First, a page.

10. mumu: “You grab it out of their hand halfway through and tell them they suck and you’ll show them how its done” As this was listed under your “stereotypes” section, does that mean that you are presenting this as another stereotype- the boyfriend who can’t stand to let his girlfriend play? Because a stereotype is exactly what that is, and it’s one I think many of us (males) would take offense at.

    I think the point in the video about how marketing can corrupt character design is a fantastic one. Some people complain about the design of female characters in games being idealized caricatures of the female form, but they ignore that the male game characters are just the same. It’s just that, probably in large part due to the target audience of most hardcore (as in, not casual) games, you don’t get the same marketing spin on the male characters. Marcus Whatzisname from Gears of War is just as absurd in proportion as Lara Croft or any of the DOA girls, but because the games are targeted as males, so the ladies are sold as hot while the men are sold as bad-asses.

    It would be interesting to look into this with game genres in mind- just off the top of my head I expect you get significantly more of the over-muscled archetypes in FPS games, but in, say, RPGs which are more gender neutral you get less of the over-muscled freak and more of the lithe, almost feminine male like you see in the Final Fantasy games, for example. Hmmmm.. I may have to do some solid research on that.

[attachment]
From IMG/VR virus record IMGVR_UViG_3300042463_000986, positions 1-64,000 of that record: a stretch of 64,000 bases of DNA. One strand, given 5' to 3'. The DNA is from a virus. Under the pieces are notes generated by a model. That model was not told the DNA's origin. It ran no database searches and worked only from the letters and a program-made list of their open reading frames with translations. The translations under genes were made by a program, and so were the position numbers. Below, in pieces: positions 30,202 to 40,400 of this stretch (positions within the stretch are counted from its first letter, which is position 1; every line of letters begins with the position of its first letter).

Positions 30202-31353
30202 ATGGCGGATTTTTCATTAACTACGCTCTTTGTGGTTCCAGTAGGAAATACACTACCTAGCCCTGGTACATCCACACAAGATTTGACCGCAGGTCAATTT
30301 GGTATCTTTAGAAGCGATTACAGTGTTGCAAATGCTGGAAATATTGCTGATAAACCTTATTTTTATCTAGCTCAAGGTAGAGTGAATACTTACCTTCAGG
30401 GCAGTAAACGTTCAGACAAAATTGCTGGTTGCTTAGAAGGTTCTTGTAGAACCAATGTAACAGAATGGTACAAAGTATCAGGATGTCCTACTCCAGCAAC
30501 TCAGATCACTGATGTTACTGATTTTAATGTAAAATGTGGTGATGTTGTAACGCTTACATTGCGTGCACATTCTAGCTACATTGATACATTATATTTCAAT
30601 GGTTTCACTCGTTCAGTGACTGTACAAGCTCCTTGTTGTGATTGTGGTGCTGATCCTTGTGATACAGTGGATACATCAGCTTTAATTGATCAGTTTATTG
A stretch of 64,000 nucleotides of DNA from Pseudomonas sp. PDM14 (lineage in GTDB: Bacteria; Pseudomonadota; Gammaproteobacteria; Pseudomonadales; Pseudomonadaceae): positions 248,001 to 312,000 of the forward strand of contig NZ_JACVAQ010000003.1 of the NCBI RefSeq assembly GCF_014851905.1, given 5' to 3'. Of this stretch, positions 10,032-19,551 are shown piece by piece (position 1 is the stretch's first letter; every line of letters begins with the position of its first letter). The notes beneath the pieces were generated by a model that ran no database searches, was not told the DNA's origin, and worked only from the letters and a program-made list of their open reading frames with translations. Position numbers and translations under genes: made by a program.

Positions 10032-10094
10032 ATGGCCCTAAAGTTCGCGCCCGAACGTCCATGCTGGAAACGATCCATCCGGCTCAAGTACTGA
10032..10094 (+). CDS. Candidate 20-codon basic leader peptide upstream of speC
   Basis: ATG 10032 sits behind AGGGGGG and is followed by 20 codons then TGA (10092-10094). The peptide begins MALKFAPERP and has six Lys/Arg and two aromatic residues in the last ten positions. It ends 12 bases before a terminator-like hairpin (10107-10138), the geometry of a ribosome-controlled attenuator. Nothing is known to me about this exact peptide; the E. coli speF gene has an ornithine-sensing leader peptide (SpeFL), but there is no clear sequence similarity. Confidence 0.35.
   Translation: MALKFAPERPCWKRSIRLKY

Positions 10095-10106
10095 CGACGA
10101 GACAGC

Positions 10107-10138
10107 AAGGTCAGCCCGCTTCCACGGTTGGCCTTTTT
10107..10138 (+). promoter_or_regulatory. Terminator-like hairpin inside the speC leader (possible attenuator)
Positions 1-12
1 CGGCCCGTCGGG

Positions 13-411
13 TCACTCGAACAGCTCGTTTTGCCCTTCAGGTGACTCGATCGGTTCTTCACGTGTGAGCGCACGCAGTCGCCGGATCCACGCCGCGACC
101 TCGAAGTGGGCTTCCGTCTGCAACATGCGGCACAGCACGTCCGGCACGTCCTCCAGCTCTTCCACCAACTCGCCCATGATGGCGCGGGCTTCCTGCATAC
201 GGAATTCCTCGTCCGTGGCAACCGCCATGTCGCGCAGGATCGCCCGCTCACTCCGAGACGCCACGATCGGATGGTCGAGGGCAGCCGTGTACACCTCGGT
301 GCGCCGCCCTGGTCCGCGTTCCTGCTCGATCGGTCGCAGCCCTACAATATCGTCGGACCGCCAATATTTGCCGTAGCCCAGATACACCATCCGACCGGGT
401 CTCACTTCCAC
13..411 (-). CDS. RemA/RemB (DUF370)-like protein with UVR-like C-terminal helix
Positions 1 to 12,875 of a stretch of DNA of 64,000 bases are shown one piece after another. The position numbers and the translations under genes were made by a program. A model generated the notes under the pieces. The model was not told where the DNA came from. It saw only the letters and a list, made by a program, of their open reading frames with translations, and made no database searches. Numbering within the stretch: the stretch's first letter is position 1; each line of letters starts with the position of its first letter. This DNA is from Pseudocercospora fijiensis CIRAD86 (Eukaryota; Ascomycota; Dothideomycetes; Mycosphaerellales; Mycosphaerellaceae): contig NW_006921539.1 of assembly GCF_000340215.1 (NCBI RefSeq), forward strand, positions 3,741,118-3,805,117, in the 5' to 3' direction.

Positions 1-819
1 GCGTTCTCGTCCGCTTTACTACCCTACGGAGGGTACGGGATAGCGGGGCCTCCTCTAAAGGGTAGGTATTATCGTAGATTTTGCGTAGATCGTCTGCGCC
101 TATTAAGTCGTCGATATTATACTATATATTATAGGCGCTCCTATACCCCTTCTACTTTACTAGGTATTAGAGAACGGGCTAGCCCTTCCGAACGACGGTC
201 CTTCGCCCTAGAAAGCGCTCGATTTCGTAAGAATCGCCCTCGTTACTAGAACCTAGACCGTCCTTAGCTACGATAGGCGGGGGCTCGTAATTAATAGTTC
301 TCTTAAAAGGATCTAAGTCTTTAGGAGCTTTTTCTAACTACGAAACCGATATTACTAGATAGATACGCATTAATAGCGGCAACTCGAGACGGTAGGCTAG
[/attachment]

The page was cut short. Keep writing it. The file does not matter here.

11. Well, Lara Croft ads have never made me to even think about trying the game and I play a lot of games.
    Naked man will not attract me too, I don’t know what will exactly help but different approach is needed for sure.

  12. I’m from Spain and I loooove your blog.
    I’m a gamer girl and I agree with your friend’s statement and yours.
    Maybe I’m not afraid of “big boobs” characters, but the amount of “loooook!! It’s a girl playing videogameeeeeessss” all the time.
    They always tell me that I’m a fraud, and I’m a big fat guy trying to be a girl online.
    Screw them 😉

  13. I’m a girl gamer also and I agree with Gina. I get really tired of the “You’re not a girl, show us your boobs.” mentality. I really don’t mind the big boobs on most characters; in fact, I laugh at the ridiculous ways boobs bounce in most games. Dear me, if I bounced like that, I would have black eyes all the time! 🙂

    BTW, it’s usually me taking the controller out of my husband’s hand and showing him how to do things. He’s very mono focused and really can’t grasp all the different button functions. My son and I usually have to sit and help him play a game all the way through because he won’t remember what needs to happen to get your character to do something. He’s not stupid, just very used to his computer and only using certain keys for only certain things.